Anonymous said...

Psiomniac said...

"As for where most prohibitionists look for biblical support in the New Testament, I would suggest Romans 1:26-28, Leviticus and the mosaic law having been superseded by the new covenant, or so the argument goes."

It's an odd argument in the light of the words ascribed to Jesus in Matthew 5 18-20:

"For verily I say unto you, Till heaven and earth pass, one jot or one tittle shall in no wise pass from the law, till all be fulfilled.
Whosoever therefore shall break one of these least commandments, and shall teach men so, he shall be called the least in the kingdom of heaven: but whosoever shall do and teach [them], the same shall be called great in the kingdom of heaven.
For I say unto you, That except your righteousness shall exceed [the righteousness] of the scribes and Pharisees, ye shall in no case enter into the kingdom of heaven."

('The law' here means the first five books of the Old Testament, of course.)

anticant said...

As I'm not a scientist [in the sense that I think you mean], I don't get your point.

Of course all morality and ethics has foundations. The foundations of Western morality are pre-Christian, coming mostly from the Greeks and the Stoics.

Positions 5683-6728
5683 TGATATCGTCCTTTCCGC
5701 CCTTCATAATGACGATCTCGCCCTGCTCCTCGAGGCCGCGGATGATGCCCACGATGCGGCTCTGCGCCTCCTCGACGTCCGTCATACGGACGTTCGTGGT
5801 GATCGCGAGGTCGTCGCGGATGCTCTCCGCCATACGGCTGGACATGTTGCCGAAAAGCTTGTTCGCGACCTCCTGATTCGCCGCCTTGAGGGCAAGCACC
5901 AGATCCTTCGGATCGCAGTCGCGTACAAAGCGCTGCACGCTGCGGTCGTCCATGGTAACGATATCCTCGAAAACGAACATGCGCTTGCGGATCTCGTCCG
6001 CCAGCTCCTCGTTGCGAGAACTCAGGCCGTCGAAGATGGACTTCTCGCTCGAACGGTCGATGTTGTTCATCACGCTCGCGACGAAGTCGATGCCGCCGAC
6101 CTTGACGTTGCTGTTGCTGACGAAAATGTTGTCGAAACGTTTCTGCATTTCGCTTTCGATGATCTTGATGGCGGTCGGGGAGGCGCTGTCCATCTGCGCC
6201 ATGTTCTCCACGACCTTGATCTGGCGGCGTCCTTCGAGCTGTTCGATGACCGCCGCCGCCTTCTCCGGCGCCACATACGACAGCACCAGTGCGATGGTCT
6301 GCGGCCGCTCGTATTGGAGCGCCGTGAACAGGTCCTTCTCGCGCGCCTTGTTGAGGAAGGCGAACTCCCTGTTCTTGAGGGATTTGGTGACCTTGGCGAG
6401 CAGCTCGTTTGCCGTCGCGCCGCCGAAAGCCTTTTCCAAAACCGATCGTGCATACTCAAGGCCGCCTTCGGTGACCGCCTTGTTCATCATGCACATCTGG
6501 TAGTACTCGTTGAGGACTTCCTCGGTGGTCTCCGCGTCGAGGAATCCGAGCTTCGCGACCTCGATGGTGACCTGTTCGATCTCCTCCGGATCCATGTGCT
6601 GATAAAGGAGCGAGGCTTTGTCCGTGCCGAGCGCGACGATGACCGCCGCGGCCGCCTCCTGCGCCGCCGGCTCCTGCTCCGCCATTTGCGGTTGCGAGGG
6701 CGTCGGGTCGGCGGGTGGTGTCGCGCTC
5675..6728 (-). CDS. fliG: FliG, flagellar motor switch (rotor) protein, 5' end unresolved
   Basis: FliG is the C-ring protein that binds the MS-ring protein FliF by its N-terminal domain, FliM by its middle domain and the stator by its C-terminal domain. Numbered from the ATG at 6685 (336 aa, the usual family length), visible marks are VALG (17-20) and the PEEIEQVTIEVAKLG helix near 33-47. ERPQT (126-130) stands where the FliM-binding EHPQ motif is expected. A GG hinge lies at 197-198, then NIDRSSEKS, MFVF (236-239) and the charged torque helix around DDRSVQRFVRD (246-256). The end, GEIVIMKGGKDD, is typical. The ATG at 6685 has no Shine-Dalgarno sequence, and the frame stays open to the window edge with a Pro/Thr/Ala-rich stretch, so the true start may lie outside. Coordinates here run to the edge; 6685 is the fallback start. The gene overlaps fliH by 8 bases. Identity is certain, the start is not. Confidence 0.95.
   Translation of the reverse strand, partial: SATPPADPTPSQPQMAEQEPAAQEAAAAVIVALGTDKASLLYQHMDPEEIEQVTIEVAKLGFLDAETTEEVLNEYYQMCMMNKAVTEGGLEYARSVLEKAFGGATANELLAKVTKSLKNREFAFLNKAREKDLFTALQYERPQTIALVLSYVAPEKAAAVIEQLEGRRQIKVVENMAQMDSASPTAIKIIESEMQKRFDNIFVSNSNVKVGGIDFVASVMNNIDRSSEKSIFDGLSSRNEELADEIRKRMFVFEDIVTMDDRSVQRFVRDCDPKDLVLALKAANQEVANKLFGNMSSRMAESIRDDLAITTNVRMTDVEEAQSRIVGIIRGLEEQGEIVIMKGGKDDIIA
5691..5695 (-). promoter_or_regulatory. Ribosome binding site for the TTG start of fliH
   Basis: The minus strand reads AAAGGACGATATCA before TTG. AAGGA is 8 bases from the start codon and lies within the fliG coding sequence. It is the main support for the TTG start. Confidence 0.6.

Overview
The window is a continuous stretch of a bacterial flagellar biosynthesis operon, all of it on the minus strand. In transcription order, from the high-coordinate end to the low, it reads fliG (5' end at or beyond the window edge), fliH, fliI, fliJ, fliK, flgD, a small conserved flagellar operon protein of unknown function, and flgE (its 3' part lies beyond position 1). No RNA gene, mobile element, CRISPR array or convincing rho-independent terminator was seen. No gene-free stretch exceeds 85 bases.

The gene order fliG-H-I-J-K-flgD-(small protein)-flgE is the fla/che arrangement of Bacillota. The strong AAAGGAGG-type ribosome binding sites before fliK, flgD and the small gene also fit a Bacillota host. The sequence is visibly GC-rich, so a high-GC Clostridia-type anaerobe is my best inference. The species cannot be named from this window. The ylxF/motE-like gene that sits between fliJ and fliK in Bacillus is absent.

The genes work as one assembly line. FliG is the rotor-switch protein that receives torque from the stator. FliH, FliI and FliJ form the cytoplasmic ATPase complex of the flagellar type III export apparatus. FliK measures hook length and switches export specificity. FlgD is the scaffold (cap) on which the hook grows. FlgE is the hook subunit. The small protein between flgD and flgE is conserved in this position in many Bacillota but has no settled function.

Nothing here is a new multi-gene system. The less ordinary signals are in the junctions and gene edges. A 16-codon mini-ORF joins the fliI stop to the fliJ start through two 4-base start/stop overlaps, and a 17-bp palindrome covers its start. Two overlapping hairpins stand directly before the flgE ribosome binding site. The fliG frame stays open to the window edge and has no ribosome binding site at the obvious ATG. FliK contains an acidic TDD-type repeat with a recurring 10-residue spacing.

In any case, if you compare various moral codes, Christianity certainly doesn't strike me as the loftiest or most admirable.

Anonymous said...

The pontiff clearly states what is obvious, but not to those who would continue to twist and turn the message to suit their liking. The pontiff is correct. There is but one truth. The comments that are expressed here in these blogs evidence the denial of the truth and obvious "choices" made by those who continue to hawk this e upon our country disguised as "discrimination". The pontiff is warning the public that this farce must end. The public must wake up to this mis-guided believe that everything is ok! It's not ok! and that's what the pontiff says. End of comment.

Andrew Louis said...

anticant,
I would disagree with you that the foundations of western morality are pre-Christian simply because, since before the dark ages, Christianity (good or bad) has been a staple. People didn't go to churches to worship the Greeks, they went to church to worship Christ and his teachings - as such that's our foundation.